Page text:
While Bolt has reached many Calvin students over the 27 years he has taught at his alma mater, his scope of influence has been even wider over the last dozen years as he has reached literally hundreds of thousands of students each year because of materials he's prepared to accompany two of the country's best-selling psychology textbooks.

His Instructors' Resources manuals accompany both Introduction to Psychology and Social Psychology -- written by Hope College professor David Myers, whom Bolt describes as a colleague and a friend.

Both Myers' texts and Bolt's manuals are used by high school and college teachers across North America (and beyond) as those teachers seek to find the best ways to present the materials in the texts.

In Bolt's manuals they find lecture topics, hints for films and videos that might be useful, classroom exercises and demonstrations, self-assessment questionnaires and student project suggestions, everything needed, Bolt said, "to get the most out of the text and make the subject come alive."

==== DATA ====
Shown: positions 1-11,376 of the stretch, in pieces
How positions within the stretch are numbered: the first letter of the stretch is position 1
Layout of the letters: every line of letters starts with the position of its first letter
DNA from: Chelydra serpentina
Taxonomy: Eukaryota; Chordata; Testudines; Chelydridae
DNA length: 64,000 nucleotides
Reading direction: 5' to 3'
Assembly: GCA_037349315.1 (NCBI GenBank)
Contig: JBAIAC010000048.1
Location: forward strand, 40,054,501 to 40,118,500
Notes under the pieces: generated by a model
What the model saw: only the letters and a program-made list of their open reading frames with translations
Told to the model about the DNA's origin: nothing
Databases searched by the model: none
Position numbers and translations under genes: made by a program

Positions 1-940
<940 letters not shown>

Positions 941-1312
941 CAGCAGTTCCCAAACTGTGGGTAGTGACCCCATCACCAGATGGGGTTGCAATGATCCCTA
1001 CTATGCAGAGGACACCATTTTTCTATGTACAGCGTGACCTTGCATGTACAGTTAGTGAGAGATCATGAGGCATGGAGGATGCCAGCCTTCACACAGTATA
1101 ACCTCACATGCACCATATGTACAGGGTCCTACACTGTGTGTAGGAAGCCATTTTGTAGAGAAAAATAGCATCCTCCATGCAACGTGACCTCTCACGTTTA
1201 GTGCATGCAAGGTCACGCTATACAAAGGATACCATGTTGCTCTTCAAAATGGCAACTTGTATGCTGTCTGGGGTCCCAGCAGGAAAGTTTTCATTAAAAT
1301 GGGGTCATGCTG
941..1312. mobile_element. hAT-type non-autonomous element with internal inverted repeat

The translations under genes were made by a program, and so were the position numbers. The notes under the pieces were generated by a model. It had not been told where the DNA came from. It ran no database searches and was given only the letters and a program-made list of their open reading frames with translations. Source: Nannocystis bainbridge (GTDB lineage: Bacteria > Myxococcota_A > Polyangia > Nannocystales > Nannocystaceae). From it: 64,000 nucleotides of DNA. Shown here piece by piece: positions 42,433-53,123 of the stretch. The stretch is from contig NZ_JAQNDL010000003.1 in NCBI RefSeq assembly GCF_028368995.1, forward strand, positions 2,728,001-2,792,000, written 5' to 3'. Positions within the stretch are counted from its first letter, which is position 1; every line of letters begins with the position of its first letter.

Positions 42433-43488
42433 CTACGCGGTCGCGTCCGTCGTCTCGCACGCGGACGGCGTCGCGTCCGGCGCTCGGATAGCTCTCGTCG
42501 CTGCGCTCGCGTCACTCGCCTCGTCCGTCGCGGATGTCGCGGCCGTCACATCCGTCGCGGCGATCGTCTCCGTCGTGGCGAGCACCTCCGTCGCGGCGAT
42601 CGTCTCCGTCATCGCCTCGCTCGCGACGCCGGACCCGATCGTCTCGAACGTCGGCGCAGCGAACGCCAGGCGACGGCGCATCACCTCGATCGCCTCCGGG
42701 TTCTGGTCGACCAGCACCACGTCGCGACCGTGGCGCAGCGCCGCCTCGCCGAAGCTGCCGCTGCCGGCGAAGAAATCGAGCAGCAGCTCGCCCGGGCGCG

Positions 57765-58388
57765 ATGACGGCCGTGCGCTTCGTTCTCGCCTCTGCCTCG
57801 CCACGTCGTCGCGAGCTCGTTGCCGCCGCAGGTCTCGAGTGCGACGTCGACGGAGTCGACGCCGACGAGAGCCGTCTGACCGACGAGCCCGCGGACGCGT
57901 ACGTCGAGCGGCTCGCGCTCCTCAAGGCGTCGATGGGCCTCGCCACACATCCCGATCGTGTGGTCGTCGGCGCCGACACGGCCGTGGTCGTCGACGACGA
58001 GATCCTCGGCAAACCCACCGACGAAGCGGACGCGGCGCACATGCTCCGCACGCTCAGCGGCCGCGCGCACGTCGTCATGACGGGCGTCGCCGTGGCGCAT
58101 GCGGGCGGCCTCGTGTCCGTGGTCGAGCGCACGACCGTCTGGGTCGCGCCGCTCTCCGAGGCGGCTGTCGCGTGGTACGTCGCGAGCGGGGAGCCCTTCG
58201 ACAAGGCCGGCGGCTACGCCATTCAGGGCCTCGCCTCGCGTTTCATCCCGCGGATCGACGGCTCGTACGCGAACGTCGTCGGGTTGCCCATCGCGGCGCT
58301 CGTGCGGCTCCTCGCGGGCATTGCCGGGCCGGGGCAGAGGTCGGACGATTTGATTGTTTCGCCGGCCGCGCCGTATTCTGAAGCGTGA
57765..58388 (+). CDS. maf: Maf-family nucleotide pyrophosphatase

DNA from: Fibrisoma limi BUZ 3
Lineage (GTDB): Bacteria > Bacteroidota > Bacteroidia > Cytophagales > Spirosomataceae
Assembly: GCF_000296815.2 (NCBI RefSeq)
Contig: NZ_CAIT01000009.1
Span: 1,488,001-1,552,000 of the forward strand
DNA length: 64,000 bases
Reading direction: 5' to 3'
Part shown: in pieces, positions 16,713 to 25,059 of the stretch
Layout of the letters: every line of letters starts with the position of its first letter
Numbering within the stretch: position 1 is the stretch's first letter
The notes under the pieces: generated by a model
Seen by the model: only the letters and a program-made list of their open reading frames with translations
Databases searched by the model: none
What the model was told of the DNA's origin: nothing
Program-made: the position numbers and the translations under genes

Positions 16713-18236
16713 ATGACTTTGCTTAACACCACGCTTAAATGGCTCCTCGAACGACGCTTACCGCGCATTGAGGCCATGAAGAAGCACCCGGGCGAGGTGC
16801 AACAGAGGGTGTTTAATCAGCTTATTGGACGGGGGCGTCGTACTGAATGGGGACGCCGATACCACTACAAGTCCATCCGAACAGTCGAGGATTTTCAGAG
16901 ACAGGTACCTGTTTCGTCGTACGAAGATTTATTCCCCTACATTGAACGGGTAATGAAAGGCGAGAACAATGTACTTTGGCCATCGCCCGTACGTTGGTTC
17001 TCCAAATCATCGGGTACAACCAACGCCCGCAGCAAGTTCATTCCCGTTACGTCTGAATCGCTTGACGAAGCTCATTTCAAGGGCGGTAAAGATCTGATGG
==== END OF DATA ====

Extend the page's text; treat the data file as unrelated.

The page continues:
Myers, who asked Bolt to write the accompanying manuals, said: "There was no precedent for what he (Bolt) achieved, and to this day nothing else quite like it. With several thousand instructors and nearly five million students having engaged the text over the last dozen years, and most of them having experienced some part of the teaching package, the reach of Martin's contribution to the teaching of psychology can hardly be exaggerated. Martin is, by reputation, a teacher par excellence at Calvin. But he is much more. He is a mega-teacher, a teacher of teachers, an exporter of Calvin's influence to places far removed from Knollcrest."